New people have joined the group observing in the street and among them is a young man who is distinct from the others by his pleasant air and his carpetbag, which marks him as a traveler. He overhears Henchard’s final words about restoring wheat and stops to write a note, which he gives to one of the waiters at the door of the hotel with instructions to give the note to the mayor at once.
The traveler contacts Henchard via a note. He is unable, because of his lower class position and his newness in town, to address himself to the mayor directly. He is described as having a pleasant air, and kindness and joviality continues to define his character.
Elizabeth-Jane overhears this interaction and is intrigued by the young man and his Scottish accent, as well as the exchange. The young man asks the waiter to recommend a more moderately priced hotel, and he is directed to The King of Prussia. The young man leaves for the hotel and Elizabeth-Jane sees his note brought to Henchard at the table. Henchard is visibly affected by the note and stays quiet, thinking, as the other men give toasts. Elizabeth-Jane asks her mother what she would like to do, as it is late in the evening. Elizabeth-Jane recommends that they head to The King of Prussia, like the young man who she judged to be respectable.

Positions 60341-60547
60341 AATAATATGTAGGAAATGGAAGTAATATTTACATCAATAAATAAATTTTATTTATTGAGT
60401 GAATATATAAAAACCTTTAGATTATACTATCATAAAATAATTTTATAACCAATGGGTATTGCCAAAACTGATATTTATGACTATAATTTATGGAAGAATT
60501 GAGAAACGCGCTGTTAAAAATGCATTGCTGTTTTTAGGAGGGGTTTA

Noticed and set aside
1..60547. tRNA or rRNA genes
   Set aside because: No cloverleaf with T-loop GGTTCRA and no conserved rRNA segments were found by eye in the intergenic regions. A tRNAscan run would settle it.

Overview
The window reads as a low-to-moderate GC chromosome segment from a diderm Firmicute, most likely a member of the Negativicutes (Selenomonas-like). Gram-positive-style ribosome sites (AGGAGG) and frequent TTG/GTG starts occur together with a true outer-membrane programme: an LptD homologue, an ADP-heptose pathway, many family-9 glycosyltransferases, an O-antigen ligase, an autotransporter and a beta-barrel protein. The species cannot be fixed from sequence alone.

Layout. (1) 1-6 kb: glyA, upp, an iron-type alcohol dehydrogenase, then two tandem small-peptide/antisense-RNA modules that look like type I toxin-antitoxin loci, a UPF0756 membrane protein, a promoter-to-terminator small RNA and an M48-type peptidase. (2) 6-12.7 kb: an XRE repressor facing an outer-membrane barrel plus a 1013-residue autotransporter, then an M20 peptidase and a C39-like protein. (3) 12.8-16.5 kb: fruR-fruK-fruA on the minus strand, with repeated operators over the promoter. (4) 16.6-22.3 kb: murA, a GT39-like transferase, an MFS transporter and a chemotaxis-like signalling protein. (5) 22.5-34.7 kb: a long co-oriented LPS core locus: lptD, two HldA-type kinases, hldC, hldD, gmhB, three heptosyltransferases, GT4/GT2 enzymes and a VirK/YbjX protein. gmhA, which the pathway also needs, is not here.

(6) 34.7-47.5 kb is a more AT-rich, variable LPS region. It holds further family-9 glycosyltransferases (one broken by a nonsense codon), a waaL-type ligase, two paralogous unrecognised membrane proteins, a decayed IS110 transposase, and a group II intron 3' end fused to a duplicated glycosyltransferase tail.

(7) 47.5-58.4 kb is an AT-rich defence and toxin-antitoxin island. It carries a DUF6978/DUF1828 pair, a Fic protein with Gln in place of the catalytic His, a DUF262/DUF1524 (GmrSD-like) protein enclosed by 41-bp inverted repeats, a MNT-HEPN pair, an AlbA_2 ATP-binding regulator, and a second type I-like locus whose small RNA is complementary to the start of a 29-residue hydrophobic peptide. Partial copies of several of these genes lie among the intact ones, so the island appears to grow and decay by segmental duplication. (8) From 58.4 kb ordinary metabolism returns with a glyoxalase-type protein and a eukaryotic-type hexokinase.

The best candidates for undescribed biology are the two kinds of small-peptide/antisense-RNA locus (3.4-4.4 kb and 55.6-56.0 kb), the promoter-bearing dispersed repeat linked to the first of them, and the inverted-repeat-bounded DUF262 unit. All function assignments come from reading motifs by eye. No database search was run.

Elizabeth-Jane observes the young man, the note he sends, and Henchard’s reaction with precise detail. Elizabeth-Jane is intelligent and perceptive. She also, in many ways, is more mother than child to Susan. She practically suggests going to The King of Prussia hotel, taking charge of their situation because her mother is overcome by Henchard’s presence and position.
Just after Susan and Elizabeth-Jane leave the crowd outside, Henchard leaves the table and asks the waiter about the young man who sent the note. Seeing that the toasts in the dining room are proceeding merrily without him, Henchard sets off toward The King of Prussia. Henchard buttons his overcoat over his nice shirt and attempts to tone down his appearance of wealth to his everyday appearance before he enters The King of Prussia inn, which is joined by a dimly lit passageway to the horse stalls at the back.
The note is enough to cause Henchard to seek out the young man who wrote it. He adjusts his appearance before going to The King of Prussia. Wealth is often indicated visually through the quality of the objects one owns. Casterbridge society assesses characters on their possession and treatment of property: clothes, fashionable items, houses, and furniture.